Quanta Magazine’s Natalie Wolchover interviews computer scientist Stuart Russell about the future of artificial intelligence:
You could say machines should err on the side of doing nothing in areas where there’s a conflict of values. That might be difficult. I think we will have to build in these value functions. If you want to have a domestic robot in your house, it has to share a pretty good cross-section of human values; otherwise it’s going to do pretty stupid things, like put the cat in the oven for dinner because there’s no food in the fridge and the kids are hungry. Real life is full of these tradeoffs. If the machine makes these tradeoffs in ways that reveal that it just doesn’t get it — that it’s just missing some chunk of what’s obvious to humans — then you’re not going to want that thing in your house.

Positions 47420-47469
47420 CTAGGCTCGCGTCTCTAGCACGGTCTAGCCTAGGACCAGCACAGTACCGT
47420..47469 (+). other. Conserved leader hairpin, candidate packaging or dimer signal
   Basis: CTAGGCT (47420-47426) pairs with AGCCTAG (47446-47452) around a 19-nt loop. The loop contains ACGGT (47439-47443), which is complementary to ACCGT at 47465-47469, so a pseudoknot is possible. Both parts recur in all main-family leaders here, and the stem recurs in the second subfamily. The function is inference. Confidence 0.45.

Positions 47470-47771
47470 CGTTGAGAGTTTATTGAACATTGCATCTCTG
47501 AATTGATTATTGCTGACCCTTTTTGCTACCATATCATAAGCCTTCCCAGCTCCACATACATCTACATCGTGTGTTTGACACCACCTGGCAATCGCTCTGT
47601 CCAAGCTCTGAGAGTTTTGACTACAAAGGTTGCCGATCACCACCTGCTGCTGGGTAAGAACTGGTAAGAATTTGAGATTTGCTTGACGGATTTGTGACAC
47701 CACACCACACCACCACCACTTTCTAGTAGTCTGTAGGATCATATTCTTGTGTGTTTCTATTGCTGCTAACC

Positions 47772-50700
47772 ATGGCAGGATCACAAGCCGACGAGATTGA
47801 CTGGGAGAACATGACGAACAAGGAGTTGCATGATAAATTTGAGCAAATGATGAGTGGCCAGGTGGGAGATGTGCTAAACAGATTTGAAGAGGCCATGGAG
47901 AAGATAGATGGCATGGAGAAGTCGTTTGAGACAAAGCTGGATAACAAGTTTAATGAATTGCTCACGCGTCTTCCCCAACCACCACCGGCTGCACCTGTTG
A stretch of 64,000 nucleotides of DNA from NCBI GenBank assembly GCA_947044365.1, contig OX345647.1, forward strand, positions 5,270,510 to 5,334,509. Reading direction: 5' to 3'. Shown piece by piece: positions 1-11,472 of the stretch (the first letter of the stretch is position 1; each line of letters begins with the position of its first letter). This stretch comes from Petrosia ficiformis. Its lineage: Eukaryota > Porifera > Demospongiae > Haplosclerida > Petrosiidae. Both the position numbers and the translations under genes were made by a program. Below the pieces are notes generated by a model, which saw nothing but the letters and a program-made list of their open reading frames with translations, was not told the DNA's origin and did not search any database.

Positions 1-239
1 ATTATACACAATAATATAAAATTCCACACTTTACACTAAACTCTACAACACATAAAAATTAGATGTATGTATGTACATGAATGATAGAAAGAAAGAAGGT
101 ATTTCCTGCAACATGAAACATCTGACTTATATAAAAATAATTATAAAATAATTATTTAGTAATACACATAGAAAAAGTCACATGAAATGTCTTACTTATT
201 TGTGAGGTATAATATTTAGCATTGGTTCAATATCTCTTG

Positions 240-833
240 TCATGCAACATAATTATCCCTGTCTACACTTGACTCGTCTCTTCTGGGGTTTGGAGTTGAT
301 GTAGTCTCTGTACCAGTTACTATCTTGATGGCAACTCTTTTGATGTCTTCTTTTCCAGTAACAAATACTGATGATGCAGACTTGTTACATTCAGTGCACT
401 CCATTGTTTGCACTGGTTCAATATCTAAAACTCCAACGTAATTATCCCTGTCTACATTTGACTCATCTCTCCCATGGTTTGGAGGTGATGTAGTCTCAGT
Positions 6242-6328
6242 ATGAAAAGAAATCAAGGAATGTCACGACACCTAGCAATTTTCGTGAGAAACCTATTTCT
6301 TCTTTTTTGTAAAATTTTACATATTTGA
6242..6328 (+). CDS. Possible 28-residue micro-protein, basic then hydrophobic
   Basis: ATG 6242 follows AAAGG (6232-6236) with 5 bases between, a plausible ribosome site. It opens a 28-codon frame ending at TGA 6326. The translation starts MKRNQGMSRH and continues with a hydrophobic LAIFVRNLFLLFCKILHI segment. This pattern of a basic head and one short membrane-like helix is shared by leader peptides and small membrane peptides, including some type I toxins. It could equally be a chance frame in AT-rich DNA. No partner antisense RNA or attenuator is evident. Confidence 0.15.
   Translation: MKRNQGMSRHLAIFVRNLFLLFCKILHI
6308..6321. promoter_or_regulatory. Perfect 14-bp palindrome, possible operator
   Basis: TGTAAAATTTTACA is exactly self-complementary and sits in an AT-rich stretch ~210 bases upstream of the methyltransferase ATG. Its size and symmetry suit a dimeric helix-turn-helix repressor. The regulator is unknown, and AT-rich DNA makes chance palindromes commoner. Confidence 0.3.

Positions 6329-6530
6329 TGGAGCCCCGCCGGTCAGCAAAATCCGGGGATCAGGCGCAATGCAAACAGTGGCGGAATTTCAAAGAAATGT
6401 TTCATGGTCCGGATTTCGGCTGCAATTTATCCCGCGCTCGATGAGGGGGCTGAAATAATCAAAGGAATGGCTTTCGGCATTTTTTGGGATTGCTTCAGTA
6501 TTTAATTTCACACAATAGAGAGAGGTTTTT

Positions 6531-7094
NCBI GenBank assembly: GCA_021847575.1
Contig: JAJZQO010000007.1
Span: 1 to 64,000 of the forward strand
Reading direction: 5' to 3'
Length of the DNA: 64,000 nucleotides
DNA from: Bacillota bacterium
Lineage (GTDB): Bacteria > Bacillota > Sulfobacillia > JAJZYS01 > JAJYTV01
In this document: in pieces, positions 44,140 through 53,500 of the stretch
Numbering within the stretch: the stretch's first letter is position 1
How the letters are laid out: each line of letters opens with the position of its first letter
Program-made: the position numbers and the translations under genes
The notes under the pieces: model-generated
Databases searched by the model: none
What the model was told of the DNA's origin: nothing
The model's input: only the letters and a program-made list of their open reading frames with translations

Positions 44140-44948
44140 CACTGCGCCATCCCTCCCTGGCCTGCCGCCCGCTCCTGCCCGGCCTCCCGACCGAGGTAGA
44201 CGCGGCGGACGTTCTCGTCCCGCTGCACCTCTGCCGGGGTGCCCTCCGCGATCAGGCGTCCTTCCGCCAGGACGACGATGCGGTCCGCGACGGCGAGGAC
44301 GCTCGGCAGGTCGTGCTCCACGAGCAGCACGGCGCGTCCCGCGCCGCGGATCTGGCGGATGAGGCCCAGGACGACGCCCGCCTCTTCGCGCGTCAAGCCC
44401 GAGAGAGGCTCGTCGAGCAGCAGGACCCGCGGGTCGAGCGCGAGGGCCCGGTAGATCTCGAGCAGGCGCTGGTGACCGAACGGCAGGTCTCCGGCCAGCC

I don’t see any real way around the fact that there’s going to be, in some sense, a values industry. And I also think there’s a huge economic incentive to get it right. It only takes one or two things like a domestic robot putting the cat in the oven for dinner for people to lose confidence and not buy them.
Then there’s the question, if we get it right such that some intelligent systems behave themselves, as you make the transition to more and more intelligent systems, does that mean you have to get better and better value functions that clean up all the loose ends, or do they still continue behaving themselves? I don’t know the answer yet.
Essentially, the interview is a fantastic primer into the kinds of things computer scientists are up against when it comes to designing intelligent machines. Not just the mechanics of it, but encoding rules based on the way we think, and certain moral codes. All of which means that we have to be able to quantify qualities.